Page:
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Boxer Sadaf Khadem halts her return to Iran after arrest warrant issued

The Guardian logo The Guardian 17/04/2019 AFP
a person posing for the camera: Sadaf Khadem is presented with the trophy after beating Anne Chauvin in their boxing match in Royan. © Reuters Sadaf Khadem is presented with the trophy after beating Anne Chauvin in their boxing match in Royan.

Sadaf Khadem, the first Iranian female boxer to win an international fight, intends to stay in France after an arrest warrant was issued by Iran before her return.

Khadem and her trainer Mahyar Monshipour are currently in the city of Poitiers and had been due to return to Tehran after her win over Anne Chauvin on Saturday, her spokesperson said.

The 24-year-old, who works as a fitness trainer in Tehran, defied rules in Iran that female athletes should be covered in line with its Islamic laws governing women’s dress. Khadem was bare-headed and wore shorts for the bout in the coastal town of Royan.

Related: Undercover: female football fans in Iran

“I was fighting in a legally approved match, in France,” Khadem told L’Equipe. “But as I was wearing shorts and a T-shirt, which is completely normal in the eyes of the entire world, I confounded the rules of my country,” she told the L’Equipe newspaper.

“I wasn’t wearing a hijab, I was coached by a man – some people take a dim view of this,” Khadem added.

There was no immediate comment from the Iranian judiciary, but the national boxing federation appeared to distanced itself from Khadem. Hossein Soori, the head of Iran’s boxing federation, said Khadem was not a registered boxer in Iran and “in the view of the federation all of her activities are a private act,” in a statement issued by the Ministry of Sports and Youth.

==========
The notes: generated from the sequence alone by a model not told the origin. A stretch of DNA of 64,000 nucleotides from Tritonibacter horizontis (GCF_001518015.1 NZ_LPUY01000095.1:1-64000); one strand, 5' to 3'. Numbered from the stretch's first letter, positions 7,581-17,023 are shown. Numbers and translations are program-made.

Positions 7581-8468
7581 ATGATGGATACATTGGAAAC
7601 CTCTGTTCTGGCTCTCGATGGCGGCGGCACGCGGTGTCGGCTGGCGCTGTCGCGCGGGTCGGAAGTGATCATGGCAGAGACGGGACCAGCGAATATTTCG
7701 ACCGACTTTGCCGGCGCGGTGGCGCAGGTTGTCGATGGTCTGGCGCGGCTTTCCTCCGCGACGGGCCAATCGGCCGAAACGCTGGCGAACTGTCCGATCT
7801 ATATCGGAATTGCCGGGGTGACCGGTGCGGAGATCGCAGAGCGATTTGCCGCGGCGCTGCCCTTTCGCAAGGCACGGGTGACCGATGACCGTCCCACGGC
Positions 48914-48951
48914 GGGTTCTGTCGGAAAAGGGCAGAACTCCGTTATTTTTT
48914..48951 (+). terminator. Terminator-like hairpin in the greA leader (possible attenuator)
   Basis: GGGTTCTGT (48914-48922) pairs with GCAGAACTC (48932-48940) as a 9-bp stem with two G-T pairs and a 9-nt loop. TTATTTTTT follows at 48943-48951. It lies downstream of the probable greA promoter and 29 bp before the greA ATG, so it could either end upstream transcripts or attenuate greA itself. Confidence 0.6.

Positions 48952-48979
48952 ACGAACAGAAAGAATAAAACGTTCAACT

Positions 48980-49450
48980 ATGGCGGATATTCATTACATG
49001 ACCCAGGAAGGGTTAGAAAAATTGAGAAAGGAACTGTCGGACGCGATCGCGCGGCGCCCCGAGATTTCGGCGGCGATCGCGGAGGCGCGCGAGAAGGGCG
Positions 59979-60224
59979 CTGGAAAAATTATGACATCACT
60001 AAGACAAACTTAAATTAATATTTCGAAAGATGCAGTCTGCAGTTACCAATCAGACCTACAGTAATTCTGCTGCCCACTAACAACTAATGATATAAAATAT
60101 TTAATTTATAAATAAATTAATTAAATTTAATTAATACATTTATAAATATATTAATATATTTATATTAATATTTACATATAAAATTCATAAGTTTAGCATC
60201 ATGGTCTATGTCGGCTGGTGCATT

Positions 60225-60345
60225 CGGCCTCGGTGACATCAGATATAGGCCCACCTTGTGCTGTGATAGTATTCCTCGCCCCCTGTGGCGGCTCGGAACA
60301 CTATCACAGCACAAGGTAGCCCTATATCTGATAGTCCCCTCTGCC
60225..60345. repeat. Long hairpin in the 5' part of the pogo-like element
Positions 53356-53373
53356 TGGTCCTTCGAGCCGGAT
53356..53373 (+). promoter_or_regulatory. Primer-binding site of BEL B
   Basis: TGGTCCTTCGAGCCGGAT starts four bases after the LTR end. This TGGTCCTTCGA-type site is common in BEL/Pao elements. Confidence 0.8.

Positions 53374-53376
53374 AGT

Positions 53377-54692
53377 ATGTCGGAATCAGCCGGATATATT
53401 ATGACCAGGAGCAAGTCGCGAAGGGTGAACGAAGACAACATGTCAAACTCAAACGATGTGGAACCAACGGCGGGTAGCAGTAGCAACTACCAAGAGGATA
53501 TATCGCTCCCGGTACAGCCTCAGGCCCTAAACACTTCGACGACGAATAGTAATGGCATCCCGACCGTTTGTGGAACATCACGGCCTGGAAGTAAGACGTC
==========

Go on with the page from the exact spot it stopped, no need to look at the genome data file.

The federation said it “strongly” denied she was blocked from returning from France or that she would be punished if she re-entered Iran. Monshipour, who has dual French and Iranian nationality, had been due to make a tour of Iran and give boxing classes.

The spokesperson said the French sports ministry was aware of the situation and that the two Iranians did not want to speak publicly for now.

“I want to improve as much as possible, go as far as possible and show other Iranian women that they can taste this sport,” Khadem had told AFP ahead of the bout.

Related: The female boxers fighting back in the Congo

Iranian women take part in a variety of international sporting competitions, ranging from rowing to rugby to athletics to taekwondo. They must always obey Islamic dress rules, however, which means that sports like wrestling, boxing and swimming are currently off limits.

The International Boxing Association (Aiba), amateur boxing’s governing body, changed its uniform rules at the end of February – allowing women to take part in boxing matches wearing a hijab, or other garments worn for religious reasons.


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